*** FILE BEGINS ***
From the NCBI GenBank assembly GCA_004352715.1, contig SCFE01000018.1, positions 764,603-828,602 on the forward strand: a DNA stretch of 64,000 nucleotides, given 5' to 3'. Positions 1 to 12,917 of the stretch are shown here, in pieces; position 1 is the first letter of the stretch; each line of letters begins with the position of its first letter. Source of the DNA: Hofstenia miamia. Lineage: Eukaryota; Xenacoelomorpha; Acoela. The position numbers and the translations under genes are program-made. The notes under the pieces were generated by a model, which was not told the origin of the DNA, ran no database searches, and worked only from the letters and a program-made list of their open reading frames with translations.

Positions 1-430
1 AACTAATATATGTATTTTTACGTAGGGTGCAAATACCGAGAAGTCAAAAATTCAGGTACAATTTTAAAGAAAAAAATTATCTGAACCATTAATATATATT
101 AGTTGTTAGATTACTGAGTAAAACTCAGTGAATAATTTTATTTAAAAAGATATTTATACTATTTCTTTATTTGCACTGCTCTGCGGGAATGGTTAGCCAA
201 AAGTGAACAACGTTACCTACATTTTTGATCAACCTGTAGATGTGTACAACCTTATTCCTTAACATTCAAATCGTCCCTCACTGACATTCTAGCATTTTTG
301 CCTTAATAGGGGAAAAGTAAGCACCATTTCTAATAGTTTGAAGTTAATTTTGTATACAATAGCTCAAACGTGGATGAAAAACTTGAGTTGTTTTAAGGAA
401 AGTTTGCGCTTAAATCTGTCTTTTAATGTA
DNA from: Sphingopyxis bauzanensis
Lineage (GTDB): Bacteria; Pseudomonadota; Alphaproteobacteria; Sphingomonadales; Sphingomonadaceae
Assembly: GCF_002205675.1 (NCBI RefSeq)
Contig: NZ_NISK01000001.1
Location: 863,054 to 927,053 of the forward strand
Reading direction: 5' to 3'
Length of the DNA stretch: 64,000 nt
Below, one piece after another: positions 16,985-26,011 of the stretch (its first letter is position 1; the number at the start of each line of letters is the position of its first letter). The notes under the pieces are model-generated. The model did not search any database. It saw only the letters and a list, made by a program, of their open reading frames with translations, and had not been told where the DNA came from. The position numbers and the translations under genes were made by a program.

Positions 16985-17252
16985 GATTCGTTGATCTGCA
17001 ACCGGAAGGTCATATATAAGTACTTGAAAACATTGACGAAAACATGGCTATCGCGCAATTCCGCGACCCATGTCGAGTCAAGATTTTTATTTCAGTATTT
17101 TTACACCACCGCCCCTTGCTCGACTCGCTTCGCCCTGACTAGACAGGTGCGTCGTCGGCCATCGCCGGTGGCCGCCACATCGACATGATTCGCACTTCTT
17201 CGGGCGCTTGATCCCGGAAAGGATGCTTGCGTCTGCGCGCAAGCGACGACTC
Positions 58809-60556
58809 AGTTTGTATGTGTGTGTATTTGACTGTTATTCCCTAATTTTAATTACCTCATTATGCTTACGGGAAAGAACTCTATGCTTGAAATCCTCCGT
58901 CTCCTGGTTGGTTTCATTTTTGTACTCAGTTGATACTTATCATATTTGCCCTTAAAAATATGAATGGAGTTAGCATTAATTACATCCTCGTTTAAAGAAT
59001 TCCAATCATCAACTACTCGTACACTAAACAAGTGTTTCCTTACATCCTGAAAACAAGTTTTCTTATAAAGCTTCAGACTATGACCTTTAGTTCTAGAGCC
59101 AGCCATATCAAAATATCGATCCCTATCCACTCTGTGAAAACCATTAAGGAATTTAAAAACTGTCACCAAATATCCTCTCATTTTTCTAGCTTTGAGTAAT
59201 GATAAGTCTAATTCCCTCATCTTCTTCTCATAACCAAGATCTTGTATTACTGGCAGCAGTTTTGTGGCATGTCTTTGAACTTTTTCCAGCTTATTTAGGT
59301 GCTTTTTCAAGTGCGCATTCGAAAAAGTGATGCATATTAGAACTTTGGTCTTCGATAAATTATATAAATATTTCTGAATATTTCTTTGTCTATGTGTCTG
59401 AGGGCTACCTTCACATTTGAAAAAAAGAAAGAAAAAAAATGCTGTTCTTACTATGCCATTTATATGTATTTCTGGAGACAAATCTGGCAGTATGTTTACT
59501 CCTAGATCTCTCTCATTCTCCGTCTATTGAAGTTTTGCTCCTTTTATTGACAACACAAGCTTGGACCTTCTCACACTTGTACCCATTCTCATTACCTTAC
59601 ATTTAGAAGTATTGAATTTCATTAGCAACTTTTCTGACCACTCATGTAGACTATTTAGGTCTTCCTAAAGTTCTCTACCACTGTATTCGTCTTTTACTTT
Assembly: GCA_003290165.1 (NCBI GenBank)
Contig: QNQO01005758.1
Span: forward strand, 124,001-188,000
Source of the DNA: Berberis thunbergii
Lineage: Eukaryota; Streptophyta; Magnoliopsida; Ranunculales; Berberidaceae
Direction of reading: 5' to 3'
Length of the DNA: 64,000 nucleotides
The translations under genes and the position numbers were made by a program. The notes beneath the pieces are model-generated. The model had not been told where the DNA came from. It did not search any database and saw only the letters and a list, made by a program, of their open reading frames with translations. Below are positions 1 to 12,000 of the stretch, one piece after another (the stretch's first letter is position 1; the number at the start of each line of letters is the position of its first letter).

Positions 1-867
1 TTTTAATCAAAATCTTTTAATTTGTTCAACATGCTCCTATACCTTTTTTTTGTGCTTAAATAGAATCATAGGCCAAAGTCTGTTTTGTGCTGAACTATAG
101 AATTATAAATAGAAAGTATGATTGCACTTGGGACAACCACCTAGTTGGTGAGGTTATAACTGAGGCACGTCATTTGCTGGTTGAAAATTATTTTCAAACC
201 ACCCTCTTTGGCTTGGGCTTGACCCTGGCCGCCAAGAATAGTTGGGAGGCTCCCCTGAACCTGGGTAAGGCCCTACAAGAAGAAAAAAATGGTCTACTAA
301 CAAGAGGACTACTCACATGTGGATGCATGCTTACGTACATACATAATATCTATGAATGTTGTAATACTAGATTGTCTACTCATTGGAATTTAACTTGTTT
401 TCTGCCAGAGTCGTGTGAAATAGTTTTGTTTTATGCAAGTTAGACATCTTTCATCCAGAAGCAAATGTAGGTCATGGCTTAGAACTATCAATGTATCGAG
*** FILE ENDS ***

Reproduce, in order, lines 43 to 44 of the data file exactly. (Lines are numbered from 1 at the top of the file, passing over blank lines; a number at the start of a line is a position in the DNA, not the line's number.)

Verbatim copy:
301 CAAGAGGACTACTCACATGTGGATGCATGCTTACGTACATACATAATATCTATGAATGTTGTAATACTAGATTGTCTACTCATTGGAATTTAACTTGTTT
401 TCTGCCAGAGTCGTGTGAAATAGTTTTGTTTTATGCAAGTTAGACATCTTTCATCCAGAAGCAAATGTAGGTCATGGCTTAGAACTATCAATGTATCGAG